The ONS clinical inbox frequently receives questions about whether nurses need to be “chemotherapy certified” to give specific chemotherapy and/or biotherapy agents.
In this case, “certification” is a common misnomer. ONS does not have or endorse any program that results in being certified to administer chemotherapy. No didactic program or examination provides a nationally recognized certification for chemotherapy/biotherapy administration. ONS’s chemotherapy/biotherapy courses provide a chemotherapy certificate and a provider card for students who successfully complete all course requirements (see sidebar), but this is not the same as professional certification or licensure.
Because ONS is not a regulatory agency or accrediting body, we cannot mandate that any specific education, training, or certificate be required to administer these high-risk agents. Rather, we encourage that policies and procedures are developed at each individual practice clearly stating what education and clinical competence must be demonstrated prior to being able to engage in chemotherapy- or biotherapy-related procedures. Each institution or practice must determine how it will assess nursing competence in performing various chemotherapy-related skills (ONS, 2015; Polovich, Olsen, & LeFebvre, 2014).
ONS’s (2015) standard is that RNs should complete didactic content regarding certain chemotherapy- and biotherapy-related principles, and then complete a clinical practicum under the auspices of the institution or supporting agency. Due to the high-risk nature of these agents, it is our position that this would apply to all chemotherapy and biotherapy agents regardless of dose, route, or indication for treatment.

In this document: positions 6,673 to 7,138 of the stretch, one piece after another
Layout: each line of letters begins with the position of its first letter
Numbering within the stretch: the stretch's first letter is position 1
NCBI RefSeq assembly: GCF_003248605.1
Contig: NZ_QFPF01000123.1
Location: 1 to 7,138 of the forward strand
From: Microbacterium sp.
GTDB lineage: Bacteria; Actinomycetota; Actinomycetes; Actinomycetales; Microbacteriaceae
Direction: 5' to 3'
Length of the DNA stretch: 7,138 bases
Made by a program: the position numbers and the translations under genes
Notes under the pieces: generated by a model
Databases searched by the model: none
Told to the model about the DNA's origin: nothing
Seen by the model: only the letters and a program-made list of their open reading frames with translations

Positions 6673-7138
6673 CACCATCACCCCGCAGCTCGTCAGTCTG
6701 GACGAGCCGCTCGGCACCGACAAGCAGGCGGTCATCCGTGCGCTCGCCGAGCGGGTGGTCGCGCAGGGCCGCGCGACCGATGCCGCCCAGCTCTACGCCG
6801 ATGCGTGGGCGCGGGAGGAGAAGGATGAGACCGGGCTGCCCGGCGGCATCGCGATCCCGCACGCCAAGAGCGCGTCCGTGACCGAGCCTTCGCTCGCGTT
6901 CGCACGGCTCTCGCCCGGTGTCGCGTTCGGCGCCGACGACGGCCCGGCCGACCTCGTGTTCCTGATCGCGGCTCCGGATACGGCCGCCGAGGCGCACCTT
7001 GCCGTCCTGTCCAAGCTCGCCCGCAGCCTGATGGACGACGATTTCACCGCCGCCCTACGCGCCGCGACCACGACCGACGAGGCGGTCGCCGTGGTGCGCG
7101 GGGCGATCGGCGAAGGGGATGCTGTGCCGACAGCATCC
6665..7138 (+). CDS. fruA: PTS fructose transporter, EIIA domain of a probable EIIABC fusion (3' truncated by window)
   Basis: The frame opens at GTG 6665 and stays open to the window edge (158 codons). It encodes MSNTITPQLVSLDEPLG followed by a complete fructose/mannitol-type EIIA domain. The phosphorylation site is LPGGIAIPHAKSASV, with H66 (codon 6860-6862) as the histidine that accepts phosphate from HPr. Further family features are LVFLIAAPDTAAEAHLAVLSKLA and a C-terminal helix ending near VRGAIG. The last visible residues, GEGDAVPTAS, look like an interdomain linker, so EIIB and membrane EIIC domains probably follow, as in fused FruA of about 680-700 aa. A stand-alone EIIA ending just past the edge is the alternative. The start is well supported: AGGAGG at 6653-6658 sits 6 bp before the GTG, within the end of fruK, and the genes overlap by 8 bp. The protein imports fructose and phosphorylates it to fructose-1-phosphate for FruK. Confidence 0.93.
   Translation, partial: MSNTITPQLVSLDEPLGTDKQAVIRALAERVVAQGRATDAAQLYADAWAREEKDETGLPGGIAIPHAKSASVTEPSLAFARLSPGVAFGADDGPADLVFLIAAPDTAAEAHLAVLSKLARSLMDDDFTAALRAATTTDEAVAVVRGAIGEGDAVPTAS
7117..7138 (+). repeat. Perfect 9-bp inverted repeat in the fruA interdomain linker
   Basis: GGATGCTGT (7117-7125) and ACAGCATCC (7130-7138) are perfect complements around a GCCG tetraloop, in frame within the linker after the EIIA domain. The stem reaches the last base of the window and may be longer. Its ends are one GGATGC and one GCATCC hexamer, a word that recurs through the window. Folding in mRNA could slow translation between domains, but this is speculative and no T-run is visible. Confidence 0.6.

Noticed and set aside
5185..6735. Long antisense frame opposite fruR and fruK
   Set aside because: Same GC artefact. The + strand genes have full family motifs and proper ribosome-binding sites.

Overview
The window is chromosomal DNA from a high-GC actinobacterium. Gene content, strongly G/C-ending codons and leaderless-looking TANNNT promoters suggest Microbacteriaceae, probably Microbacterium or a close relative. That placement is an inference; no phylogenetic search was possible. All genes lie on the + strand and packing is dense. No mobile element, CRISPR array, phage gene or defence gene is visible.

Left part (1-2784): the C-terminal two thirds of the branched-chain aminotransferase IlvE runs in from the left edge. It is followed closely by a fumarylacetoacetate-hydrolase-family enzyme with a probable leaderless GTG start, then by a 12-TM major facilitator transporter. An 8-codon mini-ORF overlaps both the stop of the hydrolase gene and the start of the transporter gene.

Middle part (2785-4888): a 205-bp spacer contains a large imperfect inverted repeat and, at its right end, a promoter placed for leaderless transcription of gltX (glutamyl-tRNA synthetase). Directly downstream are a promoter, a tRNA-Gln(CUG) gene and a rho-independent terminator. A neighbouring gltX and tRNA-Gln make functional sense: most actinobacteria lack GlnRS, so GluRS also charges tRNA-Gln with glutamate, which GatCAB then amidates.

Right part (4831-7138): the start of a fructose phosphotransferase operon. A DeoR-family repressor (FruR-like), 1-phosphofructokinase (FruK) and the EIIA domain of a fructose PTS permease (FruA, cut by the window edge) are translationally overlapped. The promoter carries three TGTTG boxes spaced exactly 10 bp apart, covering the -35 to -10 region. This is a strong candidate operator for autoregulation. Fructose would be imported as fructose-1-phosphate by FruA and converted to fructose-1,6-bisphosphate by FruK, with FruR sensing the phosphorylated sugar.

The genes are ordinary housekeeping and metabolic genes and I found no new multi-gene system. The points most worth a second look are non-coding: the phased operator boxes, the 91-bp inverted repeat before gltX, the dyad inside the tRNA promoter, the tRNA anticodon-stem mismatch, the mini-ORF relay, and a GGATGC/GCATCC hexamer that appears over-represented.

Within the ONS Chemotherapy and Biotherapy Guidelines and Recommendations for Practice (Polovich et al., 2014), is a chapter titled, “Competence in Chemotherapy Administration,” addressing both the didactic and clinical aspects of establishing competency. Annual competency renewal through clinical activities or simulation is recommended for all staff involved in chemotherapy or biotherapy administration. The book’s appendix provides an example of a clinical practicum evaluation that focuses on demonstrating proficiency in treatment administration skills as well as pre-treatment and post-treatment assessments.
Each institution or practice must determine how it will assess nursing competence in performing various chemotherapy-related skills.
Oncology Nursing Society (ONS). (2015). Education of the RN who administers and cares for the individual receiving chemotherapy and biotherapy [Position statement]. Retrieved from https://www.ons.org/advocacy-policy/positions
Polovich, M., Olsen, M., & LeFebvre, K.B. (2014). ONS chemotherapy and biotherapy guidelines and recommendations for practice (4th ed.). Pittsburgh, PA: Oncology Nursing Society.